Lake Pontchartrain Basin Foundation, Lousiana ($60,000) will partner with several New Orleans-based underserved schools to assess neighborhood stormwater runoff. The data from which will be used to improve local pollution mitigation practices.

Amigos Bravos, New Mexico ($55,508) will work with an underserved community located in Alburquerque’s South Valley to address chronic flooding due to poor stormwater management.

Saint Louis University, Missouri ($58,793) will evaluate whether the use of brine pretreatment as an alternative to chloride used as road salt will help reduce local chloride water pollution.
University of Nebraska-Lincoln, Nebraska ($59,935) will improve stormwater and green infrastructure training and assistance for Omaha’s workforce, students, and residents.

City and County of Denver, Colorado ($60,000) will develop the Heron Pond Regional Open Space Master Plan to consolidate and restore into open space approximately 80 acres of land surrounding Heron Pond, with an ultimate goal of reducing urban runoff pollution, improving wildlife habitat, and creating recreation opportunities for the highly urbanized, industrial, and underserved Globeville neighborhood.

Groundwork Denver Inc., Colorado ($60,000) will work with local high school students from Sheridan, Colorado, an underserved community located at the mouth of Bear Creek, and Metropolitan State University, to determine the sources of E. coli feeding into the creek.

South Dakota School of Mines & Technology, South Dakota ($58,996) will develop and promote a stormwater and green infrastructure educational program for K-12 and college students and the broader community, culminating in a community design charrette for the planning of low-impact development and green infrastructure practices for the proposed Rural America Initiatives development.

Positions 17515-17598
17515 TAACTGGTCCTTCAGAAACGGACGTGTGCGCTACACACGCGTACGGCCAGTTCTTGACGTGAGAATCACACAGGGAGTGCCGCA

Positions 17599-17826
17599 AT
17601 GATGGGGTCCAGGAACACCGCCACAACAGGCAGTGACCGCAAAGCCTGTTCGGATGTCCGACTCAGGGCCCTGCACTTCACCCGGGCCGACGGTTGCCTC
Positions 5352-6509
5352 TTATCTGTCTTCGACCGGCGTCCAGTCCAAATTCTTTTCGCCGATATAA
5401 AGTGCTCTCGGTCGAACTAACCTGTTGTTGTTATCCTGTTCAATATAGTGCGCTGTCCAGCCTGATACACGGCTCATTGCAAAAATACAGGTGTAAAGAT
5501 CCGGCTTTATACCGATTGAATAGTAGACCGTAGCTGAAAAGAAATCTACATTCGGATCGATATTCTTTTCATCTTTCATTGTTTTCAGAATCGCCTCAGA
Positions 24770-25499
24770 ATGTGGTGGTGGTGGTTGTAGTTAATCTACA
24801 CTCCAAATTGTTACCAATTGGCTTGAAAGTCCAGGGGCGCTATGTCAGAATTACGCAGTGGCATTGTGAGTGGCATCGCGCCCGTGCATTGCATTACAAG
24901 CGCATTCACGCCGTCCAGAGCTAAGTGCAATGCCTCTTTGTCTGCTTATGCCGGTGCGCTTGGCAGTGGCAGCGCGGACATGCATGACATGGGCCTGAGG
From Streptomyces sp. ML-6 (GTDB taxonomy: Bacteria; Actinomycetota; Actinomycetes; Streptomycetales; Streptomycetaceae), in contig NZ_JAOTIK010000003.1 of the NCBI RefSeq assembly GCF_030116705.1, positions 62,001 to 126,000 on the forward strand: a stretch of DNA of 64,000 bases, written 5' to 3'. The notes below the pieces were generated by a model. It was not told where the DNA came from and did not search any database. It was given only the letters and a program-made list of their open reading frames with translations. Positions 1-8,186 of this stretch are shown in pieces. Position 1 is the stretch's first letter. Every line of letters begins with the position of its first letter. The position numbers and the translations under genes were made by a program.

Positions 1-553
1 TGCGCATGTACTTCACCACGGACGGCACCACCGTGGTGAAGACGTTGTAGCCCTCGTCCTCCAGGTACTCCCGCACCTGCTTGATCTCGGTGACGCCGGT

Arizona State University, Arizona ($58,227) will work with students and Girl Scouts Troops to monitor water quality in local waterways and recreational fisheries to develop recommendations for community- based solutions.

Constitutional Rights Foundation, California ($59,673) will, in partnership with Los Angeles Waterkeeper and UCLA, expand its teaching curriculum for local undeserved high school students on community stormwater assessments to include enhanced STEM education, and will conduct local civic-minded community environmental projects.

Heal the Bay, California ($59,998) will partner with Los Angeles Trade Technical College and local high schools to monitor bacterial water pollution in the Los Angeles River, which will be used to make recommendations to local government agencies and watershed stakeholders for improving water quality and protecting public health.

Lummi Indian Business Council, Washington ($56,433) will teach third- through fifth-grade students at the Lummi National Schools about how a watershed works, water quality parameters, sources of impairments, and how this impacts the salmon and shellfish that the Lummi Nation depends on for subsistence, economic, and cultural needs.

The Lands Council, Washington ($45,250) will offer green job training and career pathways through the Green Sleeves Program at the Geiger Correctional Center in Spokane and will work with local high school teachers to develop and teach a year-long environmental science curriculum focusing on stormwater pollution and low-impact remediation.

The Urban Waters Small Grants are competed and awarded every two years. Since its inception in 2012, the program has awarded approximately $6.6 million in Urban Waters Small Grants to 114 organizations across the country and Puerto Rico, with individual award amounts of up to $60,000.

To learn more about the funded projects, visit https://www.epa.gov/urbanwaters/urban-waters-small-grants

Information on EPA’s Urban Waters program: https://www.epa.gov/urbanwaters

The latest eTap newsletter is hot off the presses from @DenverWater